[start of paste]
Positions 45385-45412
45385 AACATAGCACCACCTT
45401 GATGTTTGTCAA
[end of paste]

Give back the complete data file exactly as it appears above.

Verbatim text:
Positions 45385-45412
45385 AACATAGCACCACCTT
45401 GATGTTTGTCAA